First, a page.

Civil engineering and community are inextricably linked.
So it just makes sense that there is a community for civil engineers. ASCE Collaborate is that community – an online meeting place for ASCE members to compare notes, trade lessons learned, and share perspectives.
And like any strong community, ASCE Collaborate thrives thanks to its strong leaders. The six new topic moderators add value to the discussions, boost the body of knowledge, and nurture the Collaborate community.
Get to know your topic moderators a little better:
Why do you think it is important to contribute to ASCE Collaborate and the civil engineering profession as a whole?
I believe that engineers, and for that matter any professionals, benefit greatly through interactions and discussions. The process helps them learn to refine their knowledge by sharing experience and insight. I think ASCE Collaborate has given engineers that opportunity.
It is important for civil engineers to share their knowledge and experiences. We all become better problem solvers when we combine the experiences of the entire profession to help us with issues that we might otherwise struggle with on our own. ASCE Collaborate is a terrific forum for this profession-wide brainstorming.
When I first started working in the early 2000s, the internet was just taking off and discussion groups for civil engineers didn’t exist. I had to navigate many things on my own, especially nontechnical career development, because I didn’t have anyone to ask.
An interaction with one mentor or one person can change the course of someone’s career. On Collaborate, my goal is to ask good questions to spark a dialogue between two people who may not have connected before.
Why did you become a civil engineer?
I grew up in the middle of what was the largest construction boom in the world: the modern construction of the Middle East. Civil engineering was the bold frontier reviving the glories of ancient civil engineering monuments like the pyramids of Egypt, the Baalbek Castle in Lebanon, and the Roman Aqueducts in Syria (which are still functional today). Kingdoms and empires, even civilizations came and went, but those civil engineering monuments are still standing, proudly shrugging off time.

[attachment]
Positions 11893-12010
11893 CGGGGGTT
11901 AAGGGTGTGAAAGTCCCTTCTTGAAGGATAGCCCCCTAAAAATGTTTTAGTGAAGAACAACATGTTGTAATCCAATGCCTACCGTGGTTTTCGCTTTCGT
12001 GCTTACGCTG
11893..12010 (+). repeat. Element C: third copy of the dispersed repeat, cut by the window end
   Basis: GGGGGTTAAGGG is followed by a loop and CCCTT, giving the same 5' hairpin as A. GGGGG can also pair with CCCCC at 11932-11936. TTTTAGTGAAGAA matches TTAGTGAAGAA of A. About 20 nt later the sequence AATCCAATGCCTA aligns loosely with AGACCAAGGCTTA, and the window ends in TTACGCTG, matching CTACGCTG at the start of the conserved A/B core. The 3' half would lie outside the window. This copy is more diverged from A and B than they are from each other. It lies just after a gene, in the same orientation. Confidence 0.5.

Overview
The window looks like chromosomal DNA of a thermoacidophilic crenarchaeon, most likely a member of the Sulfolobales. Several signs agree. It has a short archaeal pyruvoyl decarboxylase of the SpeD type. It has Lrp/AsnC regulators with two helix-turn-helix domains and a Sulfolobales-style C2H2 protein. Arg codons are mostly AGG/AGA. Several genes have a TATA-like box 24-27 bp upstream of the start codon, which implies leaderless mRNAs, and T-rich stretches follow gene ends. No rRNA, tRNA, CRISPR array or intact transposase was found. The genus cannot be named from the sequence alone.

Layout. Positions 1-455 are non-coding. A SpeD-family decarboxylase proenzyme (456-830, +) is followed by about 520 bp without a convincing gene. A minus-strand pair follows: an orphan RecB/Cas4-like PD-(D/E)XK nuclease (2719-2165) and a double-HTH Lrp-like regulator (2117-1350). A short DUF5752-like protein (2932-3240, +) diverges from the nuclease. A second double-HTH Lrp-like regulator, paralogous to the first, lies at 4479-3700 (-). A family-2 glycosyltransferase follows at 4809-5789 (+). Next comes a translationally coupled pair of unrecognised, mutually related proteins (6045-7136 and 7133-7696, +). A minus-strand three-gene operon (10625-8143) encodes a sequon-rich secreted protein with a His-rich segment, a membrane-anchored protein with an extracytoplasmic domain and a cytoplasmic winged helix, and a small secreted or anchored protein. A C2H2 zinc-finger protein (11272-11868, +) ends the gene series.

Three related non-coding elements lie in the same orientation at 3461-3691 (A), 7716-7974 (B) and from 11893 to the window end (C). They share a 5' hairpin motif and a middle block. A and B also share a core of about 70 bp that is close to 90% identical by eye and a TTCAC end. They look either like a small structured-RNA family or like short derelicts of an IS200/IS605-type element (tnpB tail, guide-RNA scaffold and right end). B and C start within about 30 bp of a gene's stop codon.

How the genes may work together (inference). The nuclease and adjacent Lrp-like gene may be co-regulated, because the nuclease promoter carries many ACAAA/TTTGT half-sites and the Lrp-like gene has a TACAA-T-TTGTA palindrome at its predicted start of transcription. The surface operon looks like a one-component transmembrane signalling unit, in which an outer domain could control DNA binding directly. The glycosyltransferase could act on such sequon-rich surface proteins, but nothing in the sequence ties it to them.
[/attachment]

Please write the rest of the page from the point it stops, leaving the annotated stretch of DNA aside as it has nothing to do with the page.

I mentioned earlier that contributing to Collaborate was important because one interaction can change your life. That happened to me in college, and it’s the reason I became a structural engineer.
I was struggling with picking my college major – in my second year of college! – and had already switched from biochemistry to computer engineering (where I hated my C++ programming class). For exercise and stress‐relief, I often played tennis with a friend majoring in engineering.
He came to play one day straight from his last class, and brought a miniature building model. I looked at the model and asked him in which engineering class he was building models. The rest you can say is history – I went into architectural engineering, and specifically structural building design.
I’d always been fascinated by buildings (but do not consider myself artistic, thus ruling out architecture). I liked math, science, and writing. I didn’t realize you could combine them into a career until this one interaction opened my eyes.
To make an impact by enhancing the performance and safety of high-visibility public works infrastructure projects while increasing the quality of life of the citizens in that community, making it a better place to live. I thoroughly enjoy teaching and mentoring students who one day will hopefully become the future leaders in our profession.
What do you enjoy most about being a civil engineer?
Andres Fernando Guzman
I enjoy helping others with no reward in mind. I can design any structure I can imagine and watch how it grows when it is constructed. That is beautiful.
Its down-to-earth presence in serving the public at large, yet outliving almost everything else. Since my first project, a stadium, nearly half a century ago, there has been so much change in the world: its leaders, ideals, fashion, consumer goods, nearly everything; but that stadium continues to host the masses, one generation after another.
It gives me quiet and deep satisfaction to see that the projects I worked on are part of the landscape and infrastructure of so many cities around the world. Some projects were large enough to involve heads of state, and one that I know of was presented proudly on a postage stamp of a country.
Join the conversation at ASCE Collaborate.